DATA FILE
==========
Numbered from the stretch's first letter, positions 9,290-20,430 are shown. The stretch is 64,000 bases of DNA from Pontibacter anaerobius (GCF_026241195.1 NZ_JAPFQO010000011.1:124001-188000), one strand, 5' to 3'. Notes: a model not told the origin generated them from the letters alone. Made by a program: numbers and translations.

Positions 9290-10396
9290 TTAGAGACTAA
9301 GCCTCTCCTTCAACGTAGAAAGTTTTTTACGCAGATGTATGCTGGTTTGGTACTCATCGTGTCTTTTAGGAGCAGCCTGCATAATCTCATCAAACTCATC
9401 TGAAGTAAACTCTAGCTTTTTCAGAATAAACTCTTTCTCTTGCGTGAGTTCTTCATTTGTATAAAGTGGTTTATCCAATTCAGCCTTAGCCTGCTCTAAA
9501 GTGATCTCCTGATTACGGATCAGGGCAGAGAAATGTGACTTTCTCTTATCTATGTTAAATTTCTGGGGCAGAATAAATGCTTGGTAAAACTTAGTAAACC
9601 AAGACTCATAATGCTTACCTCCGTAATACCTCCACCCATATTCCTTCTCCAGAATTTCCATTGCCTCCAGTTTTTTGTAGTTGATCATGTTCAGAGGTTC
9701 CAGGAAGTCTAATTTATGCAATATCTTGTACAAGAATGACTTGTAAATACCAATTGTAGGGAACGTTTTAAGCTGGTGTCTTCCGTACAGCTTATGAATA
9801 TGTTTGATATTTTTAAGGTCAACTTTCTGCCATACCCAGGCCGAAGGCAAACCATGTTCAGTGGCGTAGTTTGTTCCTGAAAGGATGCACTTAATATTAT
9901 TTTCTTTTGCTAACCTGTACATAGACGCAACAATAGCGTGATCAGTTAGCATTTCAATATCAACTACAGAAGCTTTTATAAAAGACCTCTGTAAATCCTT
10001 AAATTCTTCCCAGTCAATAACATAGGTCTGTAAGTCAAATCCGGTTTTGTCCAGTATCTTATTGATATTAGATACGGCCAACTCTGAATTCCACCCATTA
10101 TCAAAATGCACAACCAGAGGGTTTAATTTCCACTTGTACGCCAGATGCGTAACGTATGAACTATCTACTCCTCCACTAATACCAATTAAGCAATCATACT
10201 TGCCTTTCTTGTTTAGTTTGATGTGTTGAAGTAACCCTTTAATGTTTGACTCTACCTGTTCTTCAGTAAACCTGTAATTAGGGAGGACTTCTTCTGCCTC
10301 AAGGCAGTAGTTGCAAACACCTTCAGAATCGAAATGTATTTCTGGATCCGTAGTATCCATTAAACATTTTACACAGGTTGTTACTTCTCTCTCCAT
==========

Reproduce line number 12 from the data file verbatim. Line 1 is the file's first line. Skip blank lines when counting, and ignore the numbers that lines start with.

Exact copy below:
10101 TCAAAATGCACAACCAGAGGGTTTAATTTCCACTTGTACGCCAGATGCGTAACGTATGAACTATCTACTCCTCCACTAATACCAATTAAGCAATCATACT